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Re: [xmlblaster] xmlBlaster performance issues
Nicholas Piegdon wrote:
10k * 10 clients * 300 mps = 30 MByte/sec = 240 MBit /sec
We've been using xmlBlaster for over a year now in one of our
projects. We've slowly been adding connected clients, increasing the
number of messages we send, and growing the size of the messages.
Just recently we seem to have hit the limits of the xmlBlaster
server. However we're still dramatically under the performance listed
on the "performance" page of the xmlBlaster.org site.
Here's our usage model:
- 4-5 clients using XmlBlasterAccessUnparsed in the C API.
- 2-3 clients using the Java API.
- A couple of the C clients actually make more than one connection to
the server. (The system architecture for our project dictates a few
"conceptual" components that don't match 1:1 with our actual running
We have 4 high-end machines (2-4 GB RAM, dual-core, dual-processor
Xeon/64-bit Opteron depending) running both Linux and Windows. All 4
have gigabit Ethernet connected to a single switch. We spread our
applications between the machines relatively evenly.
The messages are all point-to-point save for a single "monitoring"
component that just starts up and subscribes to '*' with a graphical
front end to verify the correctness of the information we're passing
around. We believe we're using the Socket protocol in all of our
The messages have a minimal key but contain an average of maybe 1k-4k
in their content section (maxing out around maybe 10k).
so i expect the GBit Ethernet to be sooner or later be a bottleneck,
and ethernet latency will have impact as well.
Using zlib compression will help, using publishArr will help.
Using publishOneway will help (if you can afford it to have no ACK).
For the subscribers, using updateOneway will help and burst mode should
Yes, the hard disk is the biggest bottleneck, if transient messages are
OK for you this will help.
- We send messages in the C client using publish (vs. publishMsgArr).
- We altered xmlBlaster.properties by uncommenting the first 7 lines,
and we saw a large performance gain.
- We defined XB_USE_PTHREADS and saw a performance gain.
Here i wouldn't expect any change.
It is a feature of the xmlBlaster server - the callback will collect
messages for the given millis and
- We tried to enable burst mode on a few of the C clients but didn't
see much of a difference. (The "Client features" page says that burst
mode isn't implemented in the C client though.)
send them in a bunch - this saves a lot of overhead but failure handling
is all or nothing - again
its up to the use case if you can afford this.
Yes the LoadTestSub code and the performance page is outdated, we should
We ran the first test you have listed on the performance page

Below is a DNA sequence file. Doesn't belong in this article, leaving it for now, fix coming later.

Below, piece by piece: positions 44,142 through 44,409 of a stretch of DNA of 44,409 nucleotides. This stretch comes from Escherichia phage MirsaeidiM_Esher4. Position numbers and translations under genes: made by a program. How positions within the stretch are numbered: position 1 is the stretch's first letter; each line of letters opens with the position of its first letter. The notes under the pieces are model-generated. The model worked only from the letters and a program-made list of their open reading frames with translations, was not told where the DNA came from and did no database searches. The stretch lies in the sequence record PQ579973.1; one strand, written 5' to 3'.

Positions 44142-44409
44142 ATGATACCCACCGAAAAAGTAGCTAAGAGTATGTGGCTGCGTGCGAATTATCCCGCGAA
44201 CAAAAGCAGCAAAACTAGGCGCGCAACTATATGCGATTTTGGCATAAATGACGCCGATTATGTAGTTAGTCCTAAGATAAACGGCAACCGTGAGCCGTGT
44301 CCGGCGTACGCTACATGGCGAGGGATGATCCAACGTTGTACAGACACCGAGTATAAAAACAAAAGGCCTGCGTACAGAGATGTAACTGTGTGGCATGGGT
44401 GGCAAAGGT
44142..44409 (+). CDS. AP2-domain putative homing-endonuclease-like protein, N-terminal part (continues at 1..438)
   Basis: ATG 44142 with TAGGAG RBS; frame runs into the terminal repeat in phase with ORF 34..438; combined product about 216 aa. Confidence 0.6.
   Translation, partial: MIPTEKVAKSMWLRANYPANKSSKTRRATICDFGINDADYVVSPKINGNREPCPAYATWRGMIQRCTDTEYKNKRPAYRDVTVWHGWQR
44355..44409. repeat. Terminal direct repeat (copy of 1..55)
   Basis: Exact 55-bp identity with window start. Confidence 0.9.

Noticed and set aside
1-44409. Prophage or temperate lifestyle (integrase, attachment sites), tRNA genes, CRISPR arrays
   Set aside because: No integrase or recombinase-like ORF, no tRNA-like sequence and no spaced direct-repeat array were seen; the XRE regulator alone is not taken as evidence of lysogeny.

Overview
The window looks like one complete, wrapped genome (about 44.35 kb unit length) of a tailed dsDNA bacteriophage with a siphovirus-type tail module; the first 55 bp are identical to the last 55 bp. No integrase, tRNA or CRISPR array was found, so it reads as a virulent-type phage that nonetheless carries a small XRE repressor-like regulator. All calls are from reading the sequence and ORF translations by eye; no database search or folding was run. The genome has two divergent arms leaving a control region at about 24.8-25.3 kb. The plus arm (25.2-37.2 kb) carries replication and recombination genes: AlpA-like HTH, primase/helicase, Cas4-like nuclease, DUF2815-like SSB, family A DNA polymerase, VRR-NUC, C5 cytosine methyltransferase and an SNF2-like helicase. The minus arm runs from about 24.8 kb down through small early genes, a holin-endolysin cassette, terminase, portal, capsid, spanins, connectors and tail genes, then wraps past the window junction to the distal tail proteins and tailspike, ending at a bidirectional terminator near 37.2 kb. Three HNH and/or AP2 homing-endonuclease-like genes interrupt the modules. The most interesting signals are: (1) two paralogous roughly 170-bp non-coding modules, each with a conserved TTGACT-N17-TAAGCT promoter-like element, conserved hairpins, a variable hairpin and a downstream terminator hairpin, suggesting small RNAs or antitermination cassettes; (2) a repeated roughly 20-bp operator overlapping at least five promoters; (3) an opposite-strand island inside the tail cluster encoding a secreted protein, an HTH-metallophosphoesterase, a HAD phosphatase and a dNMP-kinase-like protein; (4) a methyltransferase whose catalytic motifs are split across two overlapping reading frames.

You: (600 MHz K7) 672 mps.
Us: (3.0 GHz dual-Xeon) 33 mps.
Us: (after uncommenting 7 lines in xmlBlaster.properties) 300 mps.
this to avoid misleading figures.
I believe the bottleneck is the xmlBlaster server and probably the network,
The 7 lines did help, but in our actual system, we're still not seeing
anything close to that 300 mps. In particular, the C client
responsible for most of the messages in the system appears to sleep
(CPU usage near 0) whenever delivering a lot of messages back-to-back
(even with XB_USE_PTHREADS). This causes the GUI in that app to
refresh at only a frame every second or two.
We suspected the single "subscribe '*'" client might have been the
culprit for hitting the performance, but taking it out of the equation
doesn't help much.
I was wondering if you have a list of tips for squeezing more
performance out of the client and server:
- Is there a way to enable asynchronous send?
- Should we use "publish message array" in the C client?
- Should we use "publish one way"?
- Does compiling in release mode speed things along significantly?
(We tried on the C clients, but didn't see much difference.)
- Will compression help? (I suspect the message-send overhead is
worse than any kind of bandwidth limitations we might be running into.)
- Is there anything else we're missing?
Thanks for any assistance you can offer.
the C clients don't use remarkable CPU time so i wouldn't spend time on
C for performance issues.
Additionally, the java based subscribers may consume quite a lot of the CPU.
For the xmlBlaster server, the last years where adding more and more
but this is more or less done now (most is handled by specific plugins
which are only slowing
down if switched on), and it settles to be more and more stable (currently
there are some 4 or 5 important open issues i know of, which happen in
I think the next round is to have an eye on performance again, a
performance analysis and tuning
the major bottlenecks in the server should significantly
increase message throughput, but i doubt that we can reach the former